The so-called European “refugee crisis”

This year some five hundred thousand refugees have arrived in Europe on foot, by train or boat from the middle-east and north-Africa.

Nowhere has the anguish and humanity of this migration been brought home as starkly as when we saw the photos of the lifeless body of three year old Aylan Kurdi, washed up on the shores of Turkish coast, after a trip he was reported to be excited about ended in tragedy.

It is emblematic of the huge risks anyone takes when they become refugees.

Media call this a “refugee crisis”. This is a problematic term as, like much of the response to the xenophobic violence here earlier in the year, it subtly apportions blame for the situation on the refugee themselves. A much better term might be “conflict crisis” or, in the case of African refugees, a “governance crisis” as these terms reflect its true causes. Indeed while overall levels of poverty have reduced since 2005, world-wide conflicts have become longer and more complex resulting in long drawn out emergencies and more refugees. Post 9/11 fear of radical Islam has also resulted in much less resettlement of refugees in third countries.

There are three particular factors generating the current movements. The first is the loss of hope by thousands of people for a political solution in Syria now that the conflict enters its 5th consecutive year. The second is associated – a deepening poverty of those people displaced – refugees / asylum seekers remaining in the camps or settlements of the middle-east who are not permitted to work. Then there is the trigger – with the approach of the northern winter and a reduction of food rations in those camps by 30% – owing to a funding shortfall in the World Food Program and UNHCR – which has led people to take to the road.

I think we could all say that if we were in the same situation we would respond similarly.

Solutions are available – governments and people can increase their contribution to funding such agencies. Particularly, the European government can commit funds to set up proper reception centres in Greece and Italy for refugees that would ensure an orderly processing of such people, coordinating with countries for their settlement, while those countries refusing to cooperate should reconsider.

It is worth remembering that South Africa absorbed a similar number of people in 2008 – 9 relatively successfully, while around 20 countries cooperated to ensure the movement of 3 million refugees in the 1980s aftermath of the Indo Chinese war.

Perhaps the most practical solution is that proposed by Pope Francis when he asked every Catholic parish in Europe to accommodate two families. This is both simple and also radical – as most of the refugees are Muslim. Yet the virtue of hospitality to “the other” lies at the heart of our faith. And in the current crisis situation it would go a long way to solving the issue very quickly indeed.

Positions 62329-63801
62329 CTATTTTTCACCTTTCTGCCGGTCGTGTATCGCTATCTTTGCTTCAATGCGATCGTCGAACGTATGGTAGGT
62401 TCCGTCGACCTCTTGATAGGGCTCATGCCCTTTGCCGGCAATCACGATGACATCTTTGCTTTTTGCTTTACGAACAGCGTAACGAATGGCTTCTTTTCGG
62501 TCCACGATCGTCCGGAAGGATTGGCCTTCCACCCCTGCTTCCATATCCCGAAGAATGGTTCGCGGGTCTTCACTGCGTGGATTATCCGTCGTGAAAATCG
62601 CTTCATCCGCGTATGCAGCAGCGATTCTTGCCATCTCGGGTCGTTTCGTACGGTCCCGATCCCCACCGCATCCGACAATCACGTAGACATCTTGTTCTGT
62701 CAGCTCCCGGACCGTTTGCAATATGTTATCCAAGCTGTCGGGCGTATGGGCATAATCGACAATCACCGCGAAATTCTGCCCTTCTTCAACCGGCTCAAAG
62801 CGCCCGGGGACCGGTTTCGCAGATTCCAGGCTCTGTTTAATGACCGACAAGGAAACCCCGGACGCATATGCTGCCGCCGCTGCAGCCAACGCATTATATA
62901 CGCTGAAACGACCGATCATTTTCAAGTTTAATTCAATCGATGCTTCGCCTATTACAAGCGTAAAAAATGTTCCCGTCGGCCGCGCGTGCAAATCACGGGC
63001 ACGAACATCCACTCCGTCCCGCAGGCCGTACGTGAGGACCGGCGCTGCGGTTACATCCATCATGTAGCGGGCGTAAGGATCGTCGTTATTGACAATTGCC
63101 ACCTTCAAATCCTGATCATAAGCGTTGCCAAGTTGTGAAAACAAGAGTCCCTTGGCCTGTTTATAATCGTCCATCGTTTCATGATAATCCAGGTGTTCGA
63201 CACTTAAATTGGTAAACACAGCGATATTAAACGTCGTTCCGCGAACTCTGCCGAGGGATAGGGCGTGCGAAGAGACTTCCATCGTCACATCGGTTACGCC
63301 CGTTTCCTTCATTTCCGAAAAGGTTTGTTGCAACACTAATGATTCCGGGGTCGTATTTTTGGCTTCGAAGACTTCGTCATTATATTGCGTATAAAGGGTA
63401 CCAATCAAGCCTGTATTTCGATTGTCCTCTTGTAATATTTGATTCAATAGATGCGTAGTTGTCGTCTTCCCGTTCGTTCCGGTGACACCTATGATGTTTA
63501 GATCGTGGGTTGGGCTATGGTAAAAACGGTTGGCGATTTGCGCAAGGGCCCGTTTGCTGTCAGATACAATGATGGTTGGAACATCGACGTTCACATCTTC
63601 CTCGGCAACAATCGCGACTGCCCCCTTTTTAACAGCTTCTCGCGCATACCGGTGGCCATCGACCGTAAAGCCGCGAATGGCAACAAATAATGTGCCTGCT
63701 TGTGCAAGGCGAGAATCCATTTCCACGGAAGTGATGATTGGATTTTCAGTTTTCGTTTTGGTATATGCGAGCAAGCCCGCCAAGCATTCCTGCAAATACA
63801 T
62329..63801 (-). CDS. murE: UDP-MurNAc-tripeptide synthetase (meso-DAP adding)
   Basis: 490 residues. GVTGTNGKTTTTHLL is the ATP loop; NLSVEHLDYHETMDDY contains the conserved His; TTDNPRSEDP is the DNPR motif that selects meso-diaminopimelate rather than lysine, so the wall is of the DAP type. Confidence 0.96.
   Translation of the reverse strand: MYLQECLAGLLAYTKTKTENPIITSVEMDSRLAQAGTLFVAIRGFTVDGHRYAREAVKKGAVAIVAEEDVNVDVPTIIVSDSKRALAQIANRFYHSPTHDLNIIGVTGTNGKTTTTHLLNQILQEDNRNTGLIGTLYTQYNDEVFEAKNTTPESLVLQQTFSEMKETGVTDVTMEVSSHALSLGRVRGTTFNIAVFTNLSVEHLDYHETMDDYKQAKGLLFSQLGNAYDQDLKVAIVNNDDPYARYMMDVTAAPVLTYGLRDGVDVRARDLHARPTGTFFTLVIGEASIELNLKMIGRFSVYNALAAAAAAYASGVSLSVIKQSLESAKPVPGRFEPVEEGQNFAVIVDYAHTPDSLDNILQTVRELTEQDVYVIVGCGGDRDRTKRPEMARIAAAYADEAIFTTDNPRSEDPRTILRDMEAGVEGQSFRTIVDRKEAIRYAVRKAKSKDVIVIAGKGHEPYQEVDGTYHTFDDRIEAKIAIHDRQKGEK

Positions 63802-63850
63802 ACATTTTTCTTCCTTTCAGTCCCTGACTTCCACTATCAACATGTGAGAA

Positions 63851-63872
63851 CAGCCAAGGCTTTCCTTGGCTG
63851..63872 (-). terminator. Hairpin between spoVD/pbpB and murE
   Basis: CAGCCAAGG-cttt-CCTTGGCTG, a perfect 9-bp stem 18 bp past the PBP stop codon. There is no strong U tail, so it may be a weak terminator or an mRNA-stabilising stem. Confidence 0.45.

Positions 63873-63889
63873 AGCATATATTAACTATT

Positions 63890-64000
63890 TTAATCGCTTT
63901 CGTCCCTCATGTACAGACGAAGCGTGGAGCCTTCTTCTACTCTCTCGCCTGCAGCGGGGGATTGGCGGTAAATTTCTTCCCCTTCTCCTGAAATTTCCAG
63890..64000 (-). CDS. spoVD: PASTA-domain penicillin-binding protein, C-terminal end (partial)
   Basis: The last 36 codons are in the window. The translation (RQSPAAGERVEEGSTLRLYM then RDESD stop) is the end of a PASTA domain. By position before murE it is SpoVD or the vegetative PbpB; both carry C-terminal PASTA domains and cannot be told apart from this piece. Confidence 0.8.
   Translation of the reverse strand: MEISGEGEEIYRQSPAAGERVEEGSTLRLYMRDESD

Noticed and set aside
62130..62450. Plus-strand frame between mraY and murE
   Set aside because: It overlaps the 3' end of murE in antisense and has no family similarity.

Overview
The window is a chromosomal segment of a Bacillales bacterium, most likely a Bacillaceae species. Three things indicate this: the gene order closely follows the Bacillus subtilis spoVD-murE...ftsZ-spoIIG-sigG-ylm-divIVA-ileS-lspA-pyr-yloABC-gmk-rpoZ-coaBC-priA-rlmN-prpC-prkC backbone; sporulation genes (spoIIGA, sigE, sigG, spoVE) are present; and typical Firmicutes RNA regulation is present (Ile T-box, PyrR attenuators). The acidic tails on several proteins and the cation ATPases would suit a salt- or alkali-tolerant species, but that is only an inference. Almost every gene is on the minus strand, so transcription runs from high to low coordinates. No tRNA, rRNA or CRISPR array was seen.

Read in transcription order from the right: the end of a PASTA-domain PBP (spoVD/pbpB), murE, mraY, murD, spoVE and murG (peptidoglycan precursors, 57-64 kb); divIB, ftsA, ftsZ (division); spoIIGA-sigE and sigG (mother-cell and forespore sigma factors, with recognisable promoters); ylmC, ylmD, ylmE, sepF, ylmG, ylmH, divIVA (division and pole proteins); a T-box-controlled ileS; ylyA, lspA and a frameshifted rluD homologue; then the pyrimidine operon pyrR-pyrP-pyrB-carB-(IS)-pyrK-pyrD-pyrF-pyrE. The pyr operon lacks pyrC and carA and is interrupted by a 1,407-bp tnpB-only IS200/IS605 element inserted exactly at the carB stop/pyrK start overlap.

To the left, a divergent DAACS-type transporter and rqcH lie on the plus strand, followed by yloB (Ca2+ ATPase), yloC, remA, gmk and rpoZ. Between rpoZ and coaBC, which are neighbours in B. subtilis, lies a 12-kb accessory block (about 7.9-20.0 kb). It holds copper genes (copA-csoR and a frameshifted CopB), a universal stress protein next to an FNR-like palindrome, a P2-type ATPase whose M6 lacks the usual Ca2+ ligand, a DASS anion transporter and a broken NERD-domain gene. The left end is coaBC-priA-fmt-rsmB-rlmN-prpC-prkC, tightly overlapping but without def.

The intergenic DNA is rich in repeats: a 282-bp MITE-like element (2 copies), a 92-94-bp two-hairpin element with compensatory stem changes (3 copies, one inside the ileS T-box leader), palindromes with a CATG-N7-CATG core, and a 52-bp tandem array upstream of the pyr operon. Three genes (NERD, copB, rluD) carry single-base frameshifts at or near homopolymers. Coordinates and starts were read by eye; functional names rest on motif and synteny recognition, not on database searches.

After all, Jesus and his parents were refugees from the middle-east.

Fr David Holdcroft SJ

Fr David Holdcroft SJ has recently completed a six year term as Jesuit Refugee Service Regional Director for Southern Africa. Based in Johannesburg, he was charged with developing, implementing and maintaining projects with refugees in Zimbabwe, Malawi, Angola and South Africa itself. These centred on a series of higher education / income generation projects in both urban centres and various refugee camps to which he was a constant visitor.Prior to his work in Johannesburg, Fr Holdcroft was JRS Country Director in Australia with responsibility for projects in Australia and Papua New Guinea as well as conducting needs assessments in Timor Leste and post Tsunami Aceh in Indonesia. He then worked as a pastoral care worker in Dzaleka Camp in Malawi for a period of 6 months before becoming Director of JRS South Africa for a period of 18 months.Fr Holdcroft was ordained a Jesuit Priest in 2004 and holds degrees in Arts (Music and Geography), Theology (Masters) and Education. He is a qualified teacher and was also Provincial Delegate for Social Ministries from 2000 to 2008 and sat on a number of other Boards and Councils in Australia and more recently in South Africa. Prior to joining the Society of Jesus, he worked extensively amongst the homeless in Australia, helping to set up a number of houses for chronically homeless and chemically dependent people at the same time as performing in a number of bands.In his new assignment, he is conducting a strategic review of Jesuit Refugee Service programming internationally in the higher education sector.Fr Holdcroft has written extensively on homelessness and forced migration and is a keen musician, swimmer, and student of organisational development.

d.holdcroft@jesuitinstitute.org.za
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